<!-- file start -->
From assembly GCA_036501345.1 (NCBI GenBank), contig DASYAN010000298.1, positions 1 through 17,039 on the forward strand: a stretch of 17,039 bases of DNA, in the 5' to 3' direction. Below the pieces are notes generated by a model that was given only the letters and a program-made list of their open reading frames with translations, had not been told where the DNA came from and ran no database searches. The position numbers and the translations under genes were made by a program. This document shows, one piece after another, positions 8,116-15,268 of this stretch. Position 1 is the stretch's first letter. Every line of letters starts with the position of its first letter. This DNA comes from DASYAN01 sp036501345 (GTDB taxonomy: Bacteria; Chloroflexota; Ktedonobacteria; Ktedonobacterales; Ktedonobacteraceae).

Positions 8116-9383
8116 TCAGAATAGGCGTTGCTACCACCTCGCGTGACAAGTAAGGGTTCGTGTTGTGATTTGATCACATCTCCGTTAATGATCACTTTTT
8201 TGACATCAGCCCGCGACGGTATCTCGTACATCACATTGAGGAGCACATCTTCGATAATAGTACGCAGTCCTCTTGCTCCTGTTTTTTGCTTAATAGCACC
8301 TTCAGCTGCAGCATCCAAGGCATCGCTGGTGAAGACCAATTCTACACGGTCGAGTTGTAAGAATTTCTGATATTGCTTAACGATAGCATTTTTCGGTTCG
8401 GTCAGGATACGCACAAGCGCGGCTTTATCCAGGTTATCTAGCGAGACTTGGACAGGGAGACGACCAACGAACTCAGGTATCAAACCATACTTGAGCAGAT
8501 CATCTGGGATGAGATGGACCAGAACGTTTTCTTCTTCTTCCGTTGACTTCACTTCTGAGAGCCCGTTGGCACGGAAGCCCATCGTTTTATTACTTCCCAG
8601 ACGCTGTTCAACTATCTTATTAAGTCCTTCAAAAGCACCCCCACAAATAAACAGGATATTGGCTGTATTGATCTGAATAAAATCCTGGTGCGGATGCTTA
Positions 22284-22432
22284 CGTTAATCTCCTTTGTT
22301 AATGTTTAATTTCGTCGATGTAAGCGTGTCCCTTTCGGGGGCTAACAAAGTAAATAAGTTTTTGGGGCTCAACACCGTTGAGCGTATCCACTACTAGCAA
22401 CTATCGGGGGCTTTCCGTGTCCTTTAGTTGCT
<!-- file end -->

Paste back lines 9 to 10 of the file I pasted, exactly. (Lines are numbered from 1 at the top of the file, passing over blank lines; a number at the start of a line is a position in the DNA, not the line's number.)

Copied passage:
Positions 22284-22432
22284 CGTTAATCTCCTTTGTT